The Pros: There's not denying that the Potter books were very well written. I'm not actually finished with them myself (I've only read the first three), but no who has read any of them can deny that author J. K. Rowling possesses a talent for sucking her audience into the story from page one. It's virtually impossible to be bored reading her work, even if you're not a habitual reader.
But the Harry Potter books are more that simply great stories, they are coming-of-age stories, and some of the best ever written. You could literally give a kid one book a year starting at age eleven. Kids decades from now might very well be growing up on these books and maybe even the films as well.
The Cons: Admittedly, I'm not the biggest fan of the Harry Potter mythos. I grew up on The Chronicles of Narnia books, so that's always been by fantasy franchise of choice. So maybe it's just that I'm growing tired of the films, but this one came across to me as boring. Really boring. I even considered giving it a re-watch just to make sure it wasn't just me (and I probably will eventually, with lowered expectations), but I honestly don't think it will do much good.
This film is the first real wake up call to the fact that the Harry Potter books are very difficult to film, maybe even unfilmable is some cases. And I'm not saying that because they're some kind of sacred cows that can never be done justice, I'm saying that because they're simply to long to be put on film with proper coherance. There's simply too much that has to be lost for time reasons. And I hate to have to say that because the films thus far have been extraordinarily faithful to the books, which is a rare thing. For example, I understand the plot element the title derives it's name from is vitally important to the plot in the book, but whatever it did lend to the overall story has apparantly but cut from the film, which already has a very long running time, to long to not have an intermission.
Another thing that bothered me was that the most interesting characters were really pushed into the background. I know I'll take hate for saying this, but the three main characters (Harry, Ron & Hermione) are actually the least interesting of the cast. Harry is a passive blank slate for the other characters to mold and use as they please, Hermione is an unlikable know-it-all bitch, and Ron, well, is just a dork. In fact, when it comes to the kids, my three favorite characters are Luna Lovegood (because she reminds me of River Tam), Neville Longbottom (because he reminds me of Samwise Gamgee), and, believe it or not, Draco Malfoy. Yeah, I know, but as much of a asshole as he is, you have to admit he has far more dimensions to his character that Harry ever had. Not that you could tell that at first. In the first film he was just the stereotypical snobby rich kid. But as early as the second film we started to see that there was indeed a real reason for his behavior. I mean, think about it: His dad, who abuses him, essentially works for the devil! That'd screw anyone up. Harry's aunt & uncle are mean, sure, but they're nothing next to Lucius Malfoy (by-the-by, it's pretty telling of Harry's character that after witnessing Draco's plight multiple times, he still has zero sympathy for him).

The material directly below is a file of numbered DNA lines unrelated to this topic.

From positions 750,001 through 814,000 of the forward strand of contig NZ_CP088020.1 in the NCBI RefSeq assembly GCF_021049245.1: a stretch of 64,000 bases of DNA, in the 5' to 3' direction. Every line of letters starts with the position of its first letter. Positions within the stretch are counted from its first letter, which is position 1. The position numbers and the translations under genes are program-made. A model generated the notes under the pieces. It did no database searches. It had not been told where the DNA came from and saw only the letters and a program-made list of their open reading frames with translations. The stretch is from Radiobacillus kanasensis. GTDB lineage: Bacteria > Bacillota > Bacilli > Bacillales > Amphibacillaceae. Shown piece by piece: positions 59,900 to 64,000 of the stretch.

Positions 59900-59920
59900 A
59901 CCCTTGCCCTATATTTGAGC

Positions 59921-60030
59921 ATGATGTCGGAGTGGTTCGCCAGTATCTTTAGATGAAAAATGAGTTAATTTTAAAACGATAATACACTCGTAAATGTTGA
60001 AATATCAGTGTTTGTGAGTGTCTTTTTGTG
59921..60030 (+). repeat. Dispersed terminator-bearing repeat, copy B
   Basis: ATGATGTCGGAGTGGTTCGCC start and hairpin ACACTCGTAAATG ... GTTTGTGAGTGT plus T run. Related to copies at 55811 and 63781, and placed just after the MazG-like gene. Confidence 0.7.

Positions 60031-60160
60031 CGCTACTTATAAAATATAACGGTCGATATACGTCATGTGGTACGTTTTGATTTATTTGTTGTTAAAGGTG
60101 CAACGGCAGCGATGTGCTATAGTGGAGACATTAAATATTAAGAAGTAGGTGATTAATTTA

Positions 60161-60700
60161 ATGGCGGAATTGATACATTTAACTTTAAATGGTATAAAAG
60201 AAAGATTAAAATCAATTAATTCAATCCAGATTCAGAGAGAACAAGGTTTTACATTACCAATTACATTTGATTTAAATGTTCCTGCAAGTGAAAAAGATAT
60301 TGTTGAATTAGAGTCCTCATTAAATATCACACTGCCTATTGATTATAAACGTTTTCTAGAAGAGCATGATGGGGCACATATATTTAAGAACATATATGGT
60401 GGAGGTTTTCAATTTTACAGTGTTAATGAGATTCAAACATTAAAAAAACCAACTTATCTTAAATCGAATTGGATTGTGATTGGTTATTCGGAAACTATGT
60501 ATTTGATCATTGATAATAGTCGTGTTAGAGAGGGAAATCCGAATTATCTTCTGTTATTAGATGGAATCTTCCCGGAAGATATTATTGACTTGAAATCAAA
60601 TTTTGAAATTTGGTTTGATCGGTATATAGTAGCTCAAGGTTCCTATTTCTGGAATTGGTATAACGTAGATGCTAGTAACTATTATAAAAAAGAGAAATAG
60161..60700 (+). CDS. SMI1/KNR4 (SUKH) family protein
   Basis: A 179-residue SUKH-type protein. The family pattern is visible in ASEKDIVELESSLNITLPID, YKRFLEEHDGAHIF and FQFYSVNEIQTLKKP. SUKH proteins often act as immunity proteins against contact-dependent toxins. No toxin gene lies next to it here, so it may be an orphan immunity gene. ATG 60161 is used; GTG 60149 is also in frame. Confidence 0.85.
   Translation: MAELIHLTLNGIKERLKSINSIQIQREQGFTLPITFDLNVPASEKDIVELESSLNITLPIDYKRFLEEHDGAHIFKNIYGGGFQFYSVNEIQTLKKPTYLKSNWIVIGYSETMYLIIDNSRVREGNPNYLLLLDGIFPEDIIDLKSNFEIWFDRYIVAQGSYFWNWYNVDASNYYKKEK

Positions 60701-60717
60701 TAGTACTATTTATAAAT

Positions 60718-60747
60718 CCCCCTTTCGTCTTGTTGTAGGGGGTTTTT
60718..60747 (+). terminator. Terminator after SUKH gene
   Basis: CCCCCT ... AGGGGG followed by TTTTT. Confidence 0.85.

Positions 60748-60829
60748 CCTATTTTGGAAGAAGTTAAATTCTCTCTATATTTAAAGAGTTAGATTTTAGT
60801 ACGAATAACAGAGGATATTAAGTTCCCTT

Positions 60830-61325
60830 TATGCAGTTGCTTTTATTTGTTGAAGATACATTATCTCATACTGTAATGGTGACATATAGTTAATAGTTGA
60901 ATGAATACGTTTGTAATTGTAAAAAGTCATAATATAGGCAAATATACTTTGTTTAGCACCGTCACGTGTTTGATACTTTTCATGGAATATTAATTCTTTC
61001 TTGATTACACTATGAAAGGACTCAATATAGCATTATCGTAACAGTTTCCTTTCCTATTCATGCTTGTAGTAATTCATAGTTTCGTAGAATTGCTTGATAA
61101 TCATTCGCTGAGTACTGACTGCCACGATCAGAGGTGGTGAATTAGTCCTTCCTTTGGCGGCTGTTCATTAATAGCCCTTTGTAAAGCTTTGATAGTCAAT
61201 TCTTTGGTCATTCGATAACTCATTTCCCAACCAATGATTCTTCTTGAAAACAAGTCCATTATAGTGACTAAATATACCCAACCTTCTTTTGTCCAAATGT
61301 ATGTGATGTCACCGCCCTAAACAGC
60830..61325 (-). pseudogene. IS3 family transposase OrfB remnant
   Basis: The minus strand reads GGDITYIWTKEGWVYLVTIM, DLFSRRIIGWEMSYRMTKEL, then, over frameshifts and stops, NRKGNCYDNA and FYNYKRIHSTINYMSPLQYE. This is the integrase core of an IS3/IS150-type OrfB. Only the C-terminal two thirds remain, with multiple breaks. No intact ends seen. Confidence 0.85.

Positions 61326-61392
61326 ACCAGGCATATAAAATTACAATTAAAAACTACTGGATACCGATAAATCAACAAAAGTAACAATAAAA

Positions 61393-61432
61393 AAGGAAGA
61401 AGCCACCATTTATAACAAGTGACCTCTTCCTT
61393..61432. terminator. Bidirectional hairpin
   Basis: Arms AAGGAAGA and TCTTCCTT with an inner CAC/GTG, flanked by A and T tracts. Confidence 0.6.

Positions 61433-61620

Once again, I haven't read the book, but everyone who has tells me that there's supposed to be a huge battle scene in the school at the end, a battle that was despertely needed but left out for some reason. It's honestly hard to believe that this is supposed to be the follow-up to Harry Potter and the Order of the Phoenix, which had some of the most spectacular battles in film history. But this really killed the momentum of the series.
The End: I think I can safely say that this is the second worst of the Potter films, with Harry Potter and the Chamber of Secrets retaining the award for worst. Chamber of Secrets was a boring retread of the first film and a completely pointless addition to the story. Half-Blood Prince is certainly boring, but it's certainly not pointless, nor a complete retread. It's more like a less entertaining version of Order of the Phoenix. Of course, even the worst of the Potter films are still good films, but they're still disappointing by this series' standerds. All I can say is that they picked a hell of a time to break the pace with the saga nearing it's climax. If they do make Deathly Hallows into two films, they better step it up.
Overall, I give Harry Potter and the Half-Blood Prince the Bronze Anarchy Coin.
Click here to visit the official website for Harry Potter and the Half Blood Prince.